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CFTC Proposes Amendments to Chief Compliance Officers and Annual Report Requirements for Certain CFTC Registrants

The U.S. Commodity Futures Trading Commission, CFTC, recently proposed amendments (the “Proposal”) to its regulations regarding certain duties of chief compliance officers (‘‘CCOs’’) of swap dealers (‘‘SDs’’), major swap participants (‘‘MSPs’’), and futures commission merchants (‘‘FCMs’’) (collectively, ‘‘Registrants’’); and certain requirements for preparing and furnishing to the Commission an annual report containing an assessment of the Registrant’s compliance activities. The Proposal aims to increase efficiencies, reduce regulatory burden, and clarify the scope of CCO duties. In addition, the Proposal is designed to further harmonize the CFTC’s rules with the SEC’s counterpart CCO rules.

Proposed changes include:

  • Defining the term “Senior Officer”: Under CFTC Regulation 3.3(a)(1), a CCO must report to the board of directors or the “senior officer” of a Registrant. Current CFTC Regulation 3.3 does not define this term. The CFTC has proposed defining “senior officer” as “the chief executive officer or other equivalent officer of a registrant”, on the theory that creating a direct reporting line from the CCO to the board or to the highest executive officer will ensure the greatest CCO independence.

  • Duty to Resolve Conflicts of Interest: Under current CFTC Regulation 3.3(d)(2), a CCO must resolve “any conflicts of interest that may arise”. The Proposal adds a reasonableness qualifier such that a CCO is required to take “reasonable steps” to resolve conflicts. The CFTC stated in the Proposal that requiring the CCO to personally resolve any potential conflict of interest may be overly burdensome. The changes clarify that routinely encountered conflicts can be resolved in the normal course of business consistent with the CCO’s general administration.

  • CCO Annual Reporting: CFTC Regulation 3.3(e)-(f) currently require a CCO to deliver an annual report describing the Registrant’s compliance program, in order to promote periodic self-evaluation and inform the Commission of possible compliance weaknesses. Industry participants have indicated to the CFTC that producing such a report is burdensome given the value of the report, given that compliance policies and procedures do not change from year-to-year. As a result, the Commission is proposing–among other things–to eliminate the requirement of CFTC Regulation 3.3(e)(2) to review each obligation under the CEA and CFTC Regulations and to describe the policies and procedures that fulfill such obligations. The annual report would still include other components set out in current CFTC Regulation 3.3(e), such as descriptions of: the Registrant’s written policies and procedures, the effectiveness of such policies and procedures, areas for improvement of the current compliance program, Registrant resources for compliance, noncompliance issues, and recent changes to a Registrant’s policies and procedures. The Proposal also seeks to amend CFTC Regulation 3.3(f)(1) to require that CCOs deliver the annual report to the Registrant’s board of directors, senior officer, and the audit committee (or equivalent body). The current rule only requires that the annual report be furnished to a Registrant’s board of directors or senior officer.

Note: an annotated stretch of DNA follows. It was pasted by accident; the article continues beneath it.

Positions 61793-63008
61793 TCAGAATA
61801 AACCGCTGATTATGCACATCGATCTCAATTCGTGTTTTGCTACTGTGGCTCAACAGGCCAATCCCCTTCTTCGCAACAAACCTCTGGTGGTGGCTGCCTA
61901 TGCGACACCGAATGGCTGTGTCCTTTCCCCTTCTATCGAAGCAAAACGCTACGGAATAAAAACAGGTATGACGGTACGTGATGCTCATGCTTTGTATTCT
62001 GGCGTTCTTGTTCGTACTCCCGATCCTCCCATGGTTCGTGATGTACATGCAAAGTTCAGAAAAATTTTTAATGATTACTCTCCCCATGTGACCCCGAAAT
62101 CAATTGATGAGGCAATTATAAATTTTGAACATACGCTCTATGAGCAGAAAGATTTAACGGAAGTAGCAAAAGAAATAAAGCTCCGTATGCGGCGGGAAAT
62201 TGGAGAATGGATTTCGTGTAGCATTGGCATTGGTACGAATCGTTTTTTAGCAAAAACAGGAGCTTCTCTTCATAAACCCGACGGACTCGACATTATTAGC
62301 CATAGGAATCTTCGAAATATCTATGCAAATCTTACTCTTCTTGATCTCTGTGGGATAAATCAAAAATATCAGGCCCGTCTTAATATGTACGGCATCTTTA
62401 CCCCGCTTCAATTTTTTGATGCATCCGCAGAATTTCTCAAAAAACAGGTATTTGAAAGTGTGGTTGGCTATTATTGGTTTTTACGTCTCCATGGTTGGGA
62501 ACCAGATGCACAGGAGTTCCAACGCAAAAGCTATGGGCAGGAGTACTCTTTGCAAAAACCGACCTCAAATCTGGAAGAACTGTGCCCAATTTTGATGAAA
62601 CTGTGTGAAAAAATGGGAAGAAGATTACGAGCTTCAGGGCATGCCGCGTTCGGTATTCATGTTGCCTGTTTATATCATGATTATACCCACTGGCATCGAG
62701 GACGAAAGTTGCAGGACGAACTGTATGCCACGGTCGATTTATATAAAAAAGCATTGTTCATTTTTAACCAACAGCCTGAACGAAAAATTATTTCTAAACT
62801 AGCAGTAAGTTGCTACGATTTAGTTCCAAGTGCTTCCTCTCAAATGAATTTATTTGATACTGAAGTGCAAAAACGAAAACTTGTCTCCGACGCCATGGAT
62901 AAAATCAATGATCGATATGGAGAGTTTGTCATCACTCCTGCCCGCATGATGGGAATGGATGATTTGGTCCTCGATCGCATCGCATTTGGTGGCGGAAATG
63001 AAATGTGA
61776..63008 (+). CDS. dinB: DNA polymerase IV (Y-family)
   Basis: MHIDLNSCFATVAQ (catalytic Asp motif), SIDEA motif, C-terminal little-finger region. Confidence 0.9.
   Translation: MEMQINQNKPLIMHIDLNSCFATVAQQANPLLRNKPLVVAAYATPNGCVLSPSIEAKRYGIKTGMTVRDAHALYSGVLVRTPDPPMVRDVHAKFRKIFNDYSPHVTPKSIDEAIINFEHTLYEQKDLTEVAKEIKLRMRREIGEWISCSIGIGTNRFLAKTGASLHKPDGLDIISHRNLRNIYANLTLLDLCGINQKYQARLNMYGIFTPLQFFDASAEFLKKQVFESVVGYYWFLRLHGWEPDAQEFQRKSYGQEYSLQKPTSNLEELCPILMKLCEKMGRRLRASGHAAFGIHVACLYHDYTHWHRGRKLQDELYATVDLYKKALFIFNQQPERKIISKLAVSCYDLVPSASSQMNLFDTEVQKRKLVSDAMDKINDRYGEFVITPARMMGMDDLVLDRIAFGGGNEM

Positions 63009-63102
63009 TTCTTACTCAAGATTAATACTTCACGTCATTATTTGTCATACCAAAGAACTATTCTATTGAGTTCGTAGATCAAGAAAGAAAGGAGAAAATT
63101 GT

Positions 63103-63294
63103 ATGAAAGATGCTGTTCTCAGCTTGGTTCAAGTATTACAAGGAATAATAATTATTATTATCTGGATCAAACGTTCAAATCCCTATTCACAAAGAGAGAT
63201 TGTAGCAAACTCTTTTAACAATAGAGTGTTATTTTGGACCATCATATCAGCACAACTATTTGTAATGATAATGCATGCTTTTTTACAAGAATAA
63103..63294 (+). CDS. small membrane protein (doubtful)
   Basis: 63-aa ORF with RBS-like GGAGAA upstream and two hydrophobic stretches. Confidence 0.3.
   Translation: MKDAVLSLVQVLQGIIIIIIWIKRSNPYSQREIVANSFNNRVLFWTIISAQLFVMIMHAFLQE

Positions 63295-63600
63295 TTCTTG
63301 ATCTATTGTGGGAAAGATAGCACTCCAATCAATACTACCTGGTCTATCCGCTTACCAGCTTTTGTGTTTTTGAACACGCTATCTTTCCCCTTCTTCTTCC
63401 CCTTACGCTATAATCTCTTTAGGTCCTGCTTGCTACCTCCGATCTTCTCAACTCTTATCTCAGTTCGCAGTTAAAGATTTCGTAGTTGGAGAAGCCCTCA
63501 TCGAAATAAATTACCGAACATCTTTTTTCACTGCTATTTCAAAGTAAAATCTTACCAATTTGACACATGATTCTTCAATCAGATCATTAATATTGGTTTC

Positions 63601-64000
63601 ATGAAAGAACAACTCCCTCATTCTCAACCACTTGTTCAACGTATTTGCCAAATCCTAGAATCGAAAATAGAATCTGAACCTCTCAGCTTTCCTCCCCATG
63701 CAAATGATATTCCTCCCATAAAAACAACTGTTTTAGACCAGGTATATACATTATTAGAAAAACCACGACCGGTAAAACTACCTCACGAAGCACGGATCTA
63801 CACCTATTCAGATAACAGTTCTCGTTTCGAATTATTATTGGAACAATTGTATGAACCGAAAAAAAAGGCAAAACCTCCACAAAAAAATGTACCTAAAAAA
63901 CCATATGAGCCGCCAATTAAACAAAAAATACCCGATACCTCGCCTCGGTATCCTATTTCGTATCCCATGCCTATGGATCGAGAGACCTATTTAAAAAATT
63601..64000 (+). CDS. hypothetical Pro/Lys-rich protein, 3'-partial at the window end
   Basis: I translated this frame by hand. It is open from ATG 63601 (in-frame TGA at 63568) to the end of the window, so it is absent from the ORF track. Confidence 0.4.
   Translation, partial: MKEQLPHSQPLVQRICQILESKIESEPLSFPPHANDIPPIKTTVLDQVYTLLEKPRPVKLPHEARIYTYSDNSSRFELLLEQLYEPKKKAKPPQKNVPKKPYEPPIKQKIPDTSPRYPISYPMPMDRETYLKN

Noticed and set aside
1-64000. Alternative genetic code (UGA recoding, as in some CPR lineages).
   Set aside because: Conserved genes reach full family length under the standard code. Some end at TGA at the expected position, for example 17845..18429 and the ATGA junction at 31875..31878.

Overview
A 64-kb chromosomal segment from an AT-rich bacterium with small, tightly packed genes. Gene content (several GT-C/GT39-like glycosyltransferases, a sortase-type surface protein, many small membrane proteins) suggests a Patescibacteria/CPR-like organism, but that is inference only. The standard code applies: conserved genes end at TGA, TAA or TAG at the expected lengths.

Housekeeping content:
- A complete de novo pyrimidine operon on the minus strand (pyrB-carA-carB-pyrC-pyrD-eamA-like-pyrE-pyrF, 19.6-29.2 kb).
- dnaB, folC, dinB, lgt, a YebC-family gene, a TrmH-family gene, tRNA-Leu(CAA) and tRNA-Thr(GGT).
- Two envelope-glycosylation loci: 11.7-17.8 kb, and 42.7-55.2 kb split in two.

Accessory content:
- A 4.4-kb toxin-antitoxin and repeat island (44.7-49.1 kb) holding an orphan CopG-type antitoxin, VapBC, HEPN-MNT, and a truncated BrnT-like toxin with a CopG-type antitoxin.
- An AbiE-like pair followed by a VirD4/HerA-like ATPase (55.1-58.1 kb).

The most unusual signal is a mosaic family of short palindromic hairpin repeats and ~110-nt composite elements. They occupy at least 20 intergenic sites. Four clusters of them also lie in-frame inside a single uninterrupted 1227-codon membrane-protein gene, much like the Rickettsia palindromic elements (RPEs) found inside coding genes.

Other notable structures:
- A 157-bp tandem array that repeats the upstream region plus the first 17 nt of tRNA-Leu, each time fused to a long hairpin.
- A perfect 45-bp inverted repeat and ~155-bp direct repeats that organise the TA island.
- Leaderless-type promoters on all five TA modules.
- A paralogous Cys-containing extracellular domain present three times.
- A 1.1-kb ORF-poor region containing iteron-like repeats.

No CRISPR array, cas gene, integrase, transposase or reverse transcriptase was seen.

The proposed amendments to CFTC Regulation 3.3 generally are in keeping with Acting Chairman Giancarlo’s regulatory approach of reducing burdensome regulations where possible and being sensitive to the concerns of industry participants. Industry participants should review the Proposal to determine the impact of the proposed changes and make comment to the agency if any aspects of the proposed amendments need to be revised. The comment period for the Proposal will be open through July 7, 2017. 

 

© 2017 Covington & Burling LLP

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About this Author

James Kwok, Covington Burling, Corporate Lawyer, Investment Banking
Associate

James Kwok is an associate in the Corporate Practice Group, resident in the New York office. In 2013 and 2014, he was seconded to the legal department of a major investment bank where he acted as internal counsel on capital markets, financial advisory and private funds advisory matters. He also has passed all three levels of the Chartered Financial Analyst exams.     

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